The web, reviewed by humans since 1999.

alcohol & families
alcoholism support
alcoholism symptoms
alcohol withdrawal
cirrhosis of the liver
college drinking
drunk driving
facts about alcoholism
liver diseases
teen drinking
women & alcohol

MAIN Arrow to HealthHealth Arrow to DiseaseDiseases & Conditions Arrow to AlcoholismAlcoholism Arrow to Alcoholism Stats, Facts, ResearchStats, Facts & Research

Although there are tons of facts and information on the topic, the questions most commonly asked about alcoholism and alcohol abuse include:

How do I know if I'm an alcoholic?

According to the Centers for Disease Control the three most the three most common signs or symptoms of alcoholism include: 1.) A strong craving for alcohol. 2.) Continued use despite repeated physical, psychological, or interpersonal problems. and 3.) The inability to limit drinking. In practice, this usually breaks down to a cluster of four distinct symptoms:

Craving — a strong need, or compulsion, to drink
Impaired control — the inability to limit one's drinking on any given occasion.
Physical dependence— withdrawal symptoms, such as nausea, shakiness, and anxiety
Tolerance — the need for increasing amounts of alcohol in order to feel its effects

diagram illustrating the harmful effects of alcohol on brain, heart, liver and other organs

Is alcoholism really a disease?

While there is still ongoing debate about whether or not to classify alcoholism as a voluntary choice or a disease, the US medical and legal establishment has concluded that the overuse of alcohol may indeed be classified as disease. A malfunction in the neurotransmitters in the brain of alcoholics is usually pointed to as a physical condition and the official NIAAA position on alcoholism is that "the craving that an alcoholic feels for alcohol can be as strong as the need for food or water. An alcoholic will continue to drink despite serious family, health, or legal problems." They also add that " like many other diseases, alcoholism is chronic, meaning that it lasts a person's lifetime; it usually follows a predictable course; and it has symptoms."

Is there an alcoholism "gene"?

Research shows that alcoholism can indeed be inherited. If either of your parents suffered from alcoholism, your chances are likely increased that you will develop a drinking problem, as well. While research is ongoing, scientists also point to environment, lifestyle, and other factors that come into play. While your genes may not be your destiny, awareness of the probability of inheriting the disease may be helpful in curtailing your drinking habits before they become a problem.

Is there a cure for alcoholism?

No, not yet. But there is treatment available in the form of counseling and alcoholism support, as well as drugs now being used to help with cravings or withdrawal symptoms such as naltrexone, acamprosate and disulfiram.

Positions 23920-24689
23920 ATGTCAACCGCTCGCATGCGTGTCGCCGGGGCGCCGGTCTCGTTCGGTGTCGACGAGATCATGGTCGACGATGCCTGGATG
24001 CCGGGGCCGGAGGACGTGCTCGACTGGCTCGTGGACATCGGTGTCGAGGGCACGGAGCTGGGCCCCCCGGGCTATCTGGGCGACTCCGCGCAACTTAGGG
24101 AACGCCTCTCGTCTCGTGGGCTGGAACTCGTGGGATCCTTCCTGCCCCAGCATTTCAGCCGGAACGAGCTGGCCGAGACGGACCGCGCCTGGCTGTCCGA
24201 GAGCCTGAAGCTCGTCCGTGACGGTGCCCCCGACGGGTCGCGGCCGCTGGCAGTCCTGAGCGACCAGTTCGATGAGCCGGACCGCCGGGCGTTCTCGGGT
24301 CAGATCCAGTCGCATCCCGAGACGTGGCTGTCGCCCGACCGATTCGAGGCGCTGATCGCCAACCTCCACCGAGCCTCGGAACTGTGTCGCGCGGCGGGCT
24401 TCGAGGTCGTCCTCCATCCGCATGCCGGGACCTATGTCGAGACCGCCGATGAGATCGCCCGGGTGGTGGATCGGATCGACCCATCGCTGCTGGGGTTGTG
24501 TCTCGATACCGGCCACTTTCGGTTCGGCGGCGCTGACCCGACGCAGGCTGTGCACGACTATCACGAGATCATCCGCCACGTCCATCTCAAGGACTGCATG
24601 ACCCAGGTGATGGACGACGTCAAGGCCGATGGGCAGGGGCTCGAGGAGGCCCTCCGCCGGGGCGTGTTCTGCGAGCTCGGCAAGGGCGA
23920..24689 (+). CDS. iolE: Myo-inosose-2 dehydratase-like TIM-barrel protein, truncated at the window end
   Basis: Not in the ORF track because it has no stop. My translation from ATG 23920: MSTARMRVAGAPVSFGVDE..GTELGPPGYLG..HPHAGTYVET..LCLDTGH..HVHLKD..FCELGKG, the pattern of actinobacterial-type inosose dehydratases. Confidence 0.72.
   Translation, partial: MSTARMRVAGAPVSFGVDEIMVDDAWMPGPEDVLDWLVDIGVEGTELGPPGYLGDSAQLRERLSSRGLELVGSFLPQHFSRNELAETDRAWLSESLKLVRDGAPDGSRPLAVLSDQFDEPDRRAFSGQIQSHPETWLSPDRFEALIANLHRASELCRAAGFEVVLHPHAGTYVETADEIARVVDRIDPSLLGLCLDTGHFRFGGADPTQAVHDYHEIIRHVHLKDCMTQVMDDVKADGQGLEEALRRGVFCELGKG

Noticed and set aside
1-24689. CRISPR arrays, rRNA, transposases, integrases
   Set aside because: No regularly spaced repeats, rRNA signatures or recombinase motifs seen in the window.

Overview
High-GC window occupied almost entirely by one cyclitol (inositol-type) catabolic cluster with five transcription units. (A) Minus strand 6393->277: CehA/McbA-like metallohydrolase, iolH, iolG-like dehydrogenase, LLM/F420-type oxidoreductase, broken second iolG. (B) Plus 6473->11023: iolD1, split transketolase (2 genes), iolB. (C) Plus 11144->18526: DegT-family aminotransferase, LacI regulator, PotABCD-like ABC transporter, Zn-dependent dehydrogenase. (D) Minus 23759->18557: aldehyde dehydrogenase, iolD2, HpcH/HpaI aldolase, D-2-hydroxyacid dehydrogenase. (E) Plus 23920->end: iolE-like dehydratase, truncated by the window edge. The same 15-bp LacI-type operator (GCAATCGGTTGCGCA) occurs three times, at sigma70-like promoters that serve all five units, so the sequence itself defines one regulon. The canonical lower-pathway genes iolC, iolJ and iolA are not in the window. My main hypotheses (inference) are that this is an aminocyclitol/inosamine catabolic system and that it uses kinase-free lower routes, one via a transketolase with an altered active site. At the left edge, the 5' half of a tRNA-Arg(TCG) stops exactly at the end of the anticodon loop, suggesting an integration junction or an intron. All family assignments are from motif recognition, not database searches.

More facts & information about alcoholism around the Web:

Around the Web, get an online education in alcoholism by the numbers with studies on alcohol's effects on fetal development, the elderly, men vs. women -— plus more on teen drinking habits, college binge drinking, drunk driving, alcohol-related crime statistics and recent research on alcoholism's economic costs...


Fast Stats - Alcohol Use
- This is a quick overview and downloadable PDF files offering official data from the National Center for Health Statistics on alcohol use in the U.S. by adults and teens, mortality rates from alcohol abuse, facts on chronic liver disease and cirrhosis.

College Drinking Prevention - Related Research - Find links to major publications, statistics, databases and studies on U.S. college age drinking and abuse from

National Institute on Alcohol Abuse and Alcoholism - Here's a comprehensive list of the U.S. organization's pamphlets and brochures available for viewing in PDF format with links to related databases, current clinical trials, FAQ.

The National Organization on Fetal Alcohol Syndrome - Information and research on fetal alcohol spectrum disorders including a searchable database of related journal articles, a U.S. national and state directory of referral services, an extensive list of related links, calendar of events.

Institute of Alcohol Studies - Extensive U.K. information on alcohol-related issues in Great Britain and the EU, covering binge drinking, drinking and driving, workplace issues, related crime statistics, and more.

Sponsored Links

Sponsored Links

Privacy  |  Mission Statement  |  Contact us |  Sitemap

All contents copyright © 1999 - 2018